GDPR and Industries: impact on Financial Services

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GDPR and Industries: impact on Financial Services

Using transaction information under GDPR

Using customers’ financial information is interesting for both the traditional financial services industry, as well as for newcomers. The General Data Protection Regulation (GDPR) strengthens the existing privacy rules, but also allows organizations to make use of personal data within these constraints.

Annika Sponselee & Bart Witteman - July 5, 2017

You are what you buy (maybe)

Google’s search engine is often characterized as the ideal advertising information gathering machine: Google users type in exactly what they want at that moment. My search for ‘black leather sneakers’ likely means that I’m looking for new shoes. A good opportunity to show me where to get that great pair of new shoes.

Many consumer banks have transaction information available, which provides similar insights – with a small difference. Transaction data doesn’t show the future what I want, but rather the past what I have spent my money on.

In part, this information seems less valuable: an advertiser may not want to know which items I have already purchased. On the other hand, this data may give good insights into my spending patterns and determine what I might want or need next. If I am spending a lot on furniture at a multinational home store, I may also be interested in some paint from a local DIY store in a color to match my new couch.

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Know your customers – and what they want

The interest in this transaction data is large. The second Payment Services Directive (PSD2) will open up this information to service providers (when consumers consent). Startups, tech giants and more traditional financial organizations see this value and are looking to use the data where they can.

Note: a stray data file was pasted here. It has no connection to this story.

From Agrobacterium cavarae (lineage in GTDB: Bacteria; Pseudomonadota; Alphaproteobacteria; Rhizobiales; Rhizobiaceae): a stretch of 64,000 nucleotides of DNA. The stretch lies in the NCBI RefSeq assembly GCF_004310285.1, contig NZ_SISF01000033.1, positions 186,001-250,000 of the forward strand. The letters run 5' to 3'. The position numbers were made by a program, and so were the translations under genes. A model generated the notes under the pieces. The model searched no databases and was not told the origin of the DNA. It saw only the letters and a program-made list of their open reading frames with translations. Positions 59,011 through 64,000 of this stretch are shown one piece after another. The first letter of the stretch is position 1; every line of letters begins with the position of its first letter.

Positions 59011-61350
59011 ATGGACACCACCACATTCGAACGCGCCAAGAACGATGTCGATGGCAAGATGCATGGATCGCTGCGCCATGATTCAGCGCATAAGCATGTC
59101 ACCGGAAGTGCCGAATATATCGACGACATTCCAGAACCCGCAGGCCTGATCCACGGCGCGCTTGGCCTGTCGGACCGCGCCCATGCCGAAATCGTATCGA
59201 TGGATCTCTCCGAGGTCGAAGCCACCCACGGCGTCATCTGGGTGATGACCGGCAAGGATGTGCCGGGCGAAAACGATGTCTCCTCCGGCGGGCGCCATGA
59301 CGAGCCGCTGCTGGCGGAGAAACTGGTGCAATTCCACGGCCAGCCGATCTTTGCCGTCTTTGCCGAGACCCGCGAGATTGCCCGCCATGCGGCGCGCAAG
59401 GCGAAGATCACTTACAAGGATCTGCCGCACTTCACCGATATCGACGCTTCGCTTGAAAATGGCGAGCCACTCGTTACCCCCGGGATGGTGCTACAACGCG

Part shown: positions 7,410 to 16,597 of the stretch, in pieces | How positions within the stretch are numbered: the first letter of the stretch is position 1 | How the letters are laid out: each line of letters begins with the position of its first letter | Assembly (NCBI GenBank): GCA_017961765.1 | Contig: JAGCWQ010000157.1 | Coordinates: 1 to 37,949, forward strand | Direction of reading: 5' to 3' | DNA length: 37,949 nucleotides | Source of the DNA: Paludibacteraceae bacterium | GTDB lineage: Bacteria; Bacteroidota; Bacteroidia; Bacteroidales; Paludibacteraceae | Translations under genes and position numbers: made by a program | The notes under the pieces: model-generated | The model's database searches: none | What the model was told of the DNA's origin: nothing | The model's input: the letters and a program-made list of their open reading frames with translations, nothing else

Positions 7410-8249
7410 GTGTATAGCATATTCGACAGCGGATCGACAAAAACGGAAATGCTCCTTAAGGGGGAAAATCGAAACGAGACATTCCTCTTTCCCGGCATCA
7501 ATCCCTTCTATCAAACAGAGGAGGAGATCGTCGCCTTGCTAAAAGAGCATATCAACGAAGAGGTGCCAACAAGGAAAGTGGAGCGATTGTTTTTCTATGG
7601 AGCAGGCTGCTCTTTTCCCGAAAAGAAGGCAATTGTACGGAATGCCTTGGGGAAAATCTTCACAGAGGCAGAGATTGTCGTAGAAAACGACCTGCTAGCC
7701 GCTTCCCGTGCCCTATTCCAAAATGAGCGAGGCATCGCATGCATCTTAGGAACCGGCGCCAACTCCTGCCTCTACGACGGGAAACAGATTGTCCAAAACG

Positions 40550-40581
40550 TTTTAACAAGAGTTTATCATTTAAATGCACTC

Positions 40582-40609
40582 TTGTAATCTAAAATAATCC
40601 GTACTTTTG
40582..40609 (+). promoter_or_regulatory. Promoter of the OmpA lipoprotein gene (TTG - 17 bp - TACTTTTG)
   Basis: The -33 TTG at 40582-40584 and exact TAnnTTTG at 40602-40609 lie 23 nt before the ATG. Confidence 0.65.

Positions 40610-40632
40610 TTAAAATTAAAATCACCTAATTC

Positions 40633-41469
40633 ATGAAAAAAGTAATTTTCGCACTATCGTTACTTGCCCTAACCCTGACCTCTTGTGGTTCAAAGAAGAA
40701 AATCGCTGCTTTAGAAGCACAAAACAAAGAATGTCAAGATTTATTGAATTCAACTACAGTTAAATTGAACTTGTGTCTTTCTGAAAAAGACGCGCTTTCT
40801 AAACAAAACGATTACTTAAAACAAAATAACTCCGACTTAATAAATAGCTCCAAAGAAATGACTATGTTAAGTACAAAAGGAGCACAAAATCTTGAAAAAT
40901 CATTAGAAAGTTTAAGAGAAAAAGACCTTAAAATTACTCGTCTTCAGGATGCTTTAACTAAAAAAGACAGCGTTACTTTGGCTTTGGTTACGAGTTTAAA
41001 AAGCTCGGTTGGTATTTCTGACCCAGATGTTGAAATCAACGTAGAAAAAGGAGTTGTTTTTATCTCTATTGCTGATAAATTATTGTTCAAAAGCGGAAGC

Consumers can also get advantages from newly developed services, as long as service providers find a mutual benefit for consumers and themselves. I’m happy to provide my transaction data in order to get offers sent to me, as long as I feel these offers are truly interesting to me instead of seemingly random and intrusive ads. Others may not like these offers – which is of course fine, as long as they are able to make a clear choice.

Providing consumers with this choice will be important. If a business model can’t exist without this data use, at least give me the option not to use your service. The GDPR emphasizes giving the data subject the control and the power to make decisions.

To serve and protect

There are some constraints: I want to know in a fair amount of detail what my data is being used for. I want to have control over when I want the service to stop, and I want to be able to order the service provider to delete my data upon request. I also want to have this information and exercise my rights right now, not by sending a letter through the mail.

In addition: my data should never fall in the wrong hands. Traditional financial institutions have massive security budgets to protect the data concerning a customer’s financials. Newcomers may find this to be more difficult.

Privacy constraints have existed for a long time. The GDPR clarifies many constraints and strengthens consumers’ rights. Its message is clear: you can use personal data, as long as you have included sufficient safeguards to protect consumers’ rights.

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